You can say, "This poor man cried and the Lord heard him and delivered him from all his fears." Perhaps you have not jotteddown the fact in a book, but your memory holds the indelible record. Your soul has made her personal boast in the Lord concerningHis fidelity to His promise in helping His people in the hour of need-for you have happily proved it in your own case. Now,Brother, if the Lord had been pleased to kill you, would He have heard your prayers? If He had meant to cast you out, afterall, would He have heard you so many times? If He had sought a quarrel against you He might have had cause for that quarrelmany years ago and have said to you, "When you make many prayers I will not

hear." But since He has listened to your cries and tears-and many a time answered your petitions-He cannot intend to killyou.

Again, you brought to Him, years ago, not only your prayers but yourself. You gave yourself over to Christ-body, soul, spirit,all your goods, all your hours, all your talents, every faculty, and every possible acquirement-and you said, "Lord, I amnot my own, but I am bought with a price." Now, at that time did not the Lord accept you? You have at this very moment a livelyrecollection of the sweet sense of acceptance you had at that time. Though you are at this time sorely troubled, yet you wouldnot wish to withdraw from the consecration which you then made, but on the contrary you declare-

"Hgh Heaven, that heard the solemn vow,

That vow renewed shall daily hear,

Till, in life's latest hour, I bow,

And bless in death a bond so dear." Now, would the Lord have accepted the offering of yourself to Him if He meant to destroyyou? Would He have let you say, "I am Your servant and the son of Your handmaid: You have loosed my bond?" Would He have permittedyou to declare, as you can boldly assert tonight, "I bear in my body the marks of the Lord Jesus," delighting to rememberthe time of your Baptism into Him, whereby your body washed with His pure body, was declared to be the Lord's forever- wouldHe enable you to feel a joy in the very mark of your consecration, as well as in the consecration itself-if He meant to slayyou? Oh, surely not! He does not let a man give himself up to Him and then cast him away! That cannot be!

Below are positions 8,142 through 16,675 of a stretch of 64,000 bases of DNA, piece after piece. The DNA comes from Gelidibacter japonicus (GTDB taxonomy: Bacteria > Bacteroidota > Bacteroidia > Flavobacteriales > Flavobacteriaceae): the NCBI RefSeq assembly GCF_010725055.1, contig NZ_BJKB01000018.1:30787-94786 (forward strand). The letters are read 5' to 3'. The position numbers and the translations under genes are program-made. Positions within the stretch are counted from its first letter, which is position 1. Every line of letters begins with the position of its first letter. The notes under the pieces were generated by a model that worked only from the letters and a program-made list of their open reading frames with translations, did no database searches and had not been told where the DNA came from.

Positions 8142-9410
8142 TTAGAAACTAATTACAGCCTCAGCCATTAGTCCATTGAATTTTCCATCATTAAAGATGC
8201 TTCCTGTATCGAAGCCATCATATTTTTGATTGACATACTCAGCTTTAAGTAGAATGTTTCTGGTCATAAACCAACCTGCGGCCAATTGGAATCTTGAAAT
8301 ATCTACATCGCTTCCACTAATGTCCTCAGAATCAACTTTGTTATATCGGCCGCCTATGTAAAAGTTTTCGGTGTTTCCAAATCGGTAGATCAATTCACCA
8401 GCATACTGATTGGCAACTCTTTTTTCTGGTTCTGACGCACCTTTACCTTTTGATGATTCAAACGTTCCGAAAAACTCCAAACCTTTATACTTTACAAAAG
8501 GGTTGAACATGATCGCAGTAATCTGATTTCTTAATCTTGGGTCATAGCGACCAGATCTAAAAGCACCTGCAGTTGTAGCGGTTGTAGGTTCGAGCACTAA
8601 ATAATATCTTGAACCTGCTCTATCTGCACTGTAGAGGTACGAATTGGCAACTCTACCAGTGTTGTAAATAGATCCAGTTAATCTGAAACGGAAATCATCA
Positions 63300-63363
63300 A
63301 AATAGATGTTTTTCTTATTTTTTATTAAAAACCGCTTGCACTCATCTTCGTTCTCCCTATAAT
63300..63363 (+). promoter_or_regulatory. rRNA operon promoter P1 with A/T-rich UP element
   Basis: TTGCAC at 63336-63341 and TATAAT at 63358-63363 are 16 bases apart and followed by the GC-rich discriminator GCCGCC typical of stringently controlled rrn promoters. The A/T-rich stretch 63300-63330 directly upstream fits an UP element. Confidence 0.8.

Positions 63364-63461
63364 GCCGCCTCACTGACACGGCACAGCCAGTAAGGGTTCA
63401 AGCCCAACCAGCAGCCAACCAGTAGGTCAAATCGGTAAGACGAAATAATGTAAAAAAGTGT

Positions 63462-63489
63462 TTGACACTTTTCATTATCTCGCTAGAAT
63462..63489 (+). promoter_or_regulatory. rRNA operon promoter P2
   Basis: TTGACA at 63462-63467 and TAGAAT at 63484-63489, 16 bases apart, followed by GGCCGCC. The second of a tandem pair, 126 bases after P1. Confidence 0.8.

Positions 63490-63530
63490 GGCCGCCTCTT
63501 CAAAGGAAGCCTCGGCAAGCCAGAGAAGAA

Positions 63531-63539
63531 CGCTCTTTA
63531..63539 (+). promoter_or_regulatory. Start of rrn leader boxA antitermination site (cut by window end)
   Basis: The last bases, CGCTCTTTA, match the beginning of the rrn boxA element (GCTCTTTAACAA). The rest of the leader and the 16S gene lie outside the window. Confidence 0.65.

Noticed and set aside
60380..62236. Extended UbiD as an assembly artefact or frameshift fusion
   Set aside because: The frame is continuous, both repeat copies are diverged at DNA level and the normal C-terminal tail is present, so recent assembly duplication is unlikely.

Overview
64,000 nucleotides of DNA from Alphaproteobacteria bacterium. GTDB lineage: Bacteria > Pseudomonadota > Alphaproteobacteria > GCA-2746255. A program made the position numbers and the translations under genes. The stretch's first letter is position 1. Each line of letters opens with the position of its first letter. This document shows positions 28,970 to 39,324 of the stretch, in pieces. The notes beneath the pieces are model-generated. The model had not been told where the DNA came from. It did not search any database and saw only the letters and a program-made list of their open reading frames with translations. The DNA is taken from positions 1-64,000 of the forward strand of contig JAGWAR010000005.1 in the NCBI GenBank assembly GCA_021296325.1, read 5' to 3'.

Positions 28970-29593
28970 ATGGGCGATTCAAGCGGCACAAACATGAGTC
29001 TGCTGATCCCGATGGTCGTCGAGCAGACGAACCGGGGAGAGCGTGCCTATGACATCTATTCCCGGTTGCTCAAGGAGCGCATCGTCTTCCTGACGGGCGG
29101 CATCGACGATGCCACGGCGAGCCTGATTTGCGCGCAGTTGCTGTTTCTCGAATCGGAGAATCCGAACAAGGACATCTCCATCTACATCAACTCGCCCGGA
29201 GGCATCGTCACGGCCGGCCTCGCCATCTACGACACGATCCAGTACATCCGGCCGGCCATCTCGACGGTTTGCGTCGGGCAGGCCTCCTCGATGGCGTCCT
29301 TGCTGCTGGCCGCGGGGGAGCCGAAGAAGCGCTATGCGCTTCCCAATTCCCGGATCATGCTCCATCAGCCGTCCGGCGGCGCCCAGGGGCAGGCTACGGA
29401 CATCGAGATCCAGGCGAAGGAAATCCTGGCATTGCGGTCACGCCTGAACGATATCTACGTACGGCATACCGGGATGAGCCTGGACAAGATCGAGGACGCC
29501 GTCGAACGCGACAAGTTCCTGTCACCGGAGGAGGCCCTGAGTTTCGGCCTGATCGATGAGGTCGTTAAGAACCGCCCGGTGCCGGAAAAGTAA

Some of us, dear Friends, can remember how, growing out of this last sacrifice, there have been others. The Lord has acceptedour offerings at other times, too, for our works, faith and labors of love have been acknowledged by His Spirit. There aresome of you, I am pleased to remember, whom God has blessed to the conversion of little children whom you brought to the Savior.And there are others on earth whom you can look upon with great joy because God was pleased to make you the instrument oftheir conviction and their conversion. Some of you, I perceive, are ministers of the Gospel. Others of you preach on the cornersof the streets and there have been times in your lives-I am sure that you wish they were 10 times as many-in which God hasbeen pleased to succeed your efforts so that hearts have yielded to the sway of Jesus.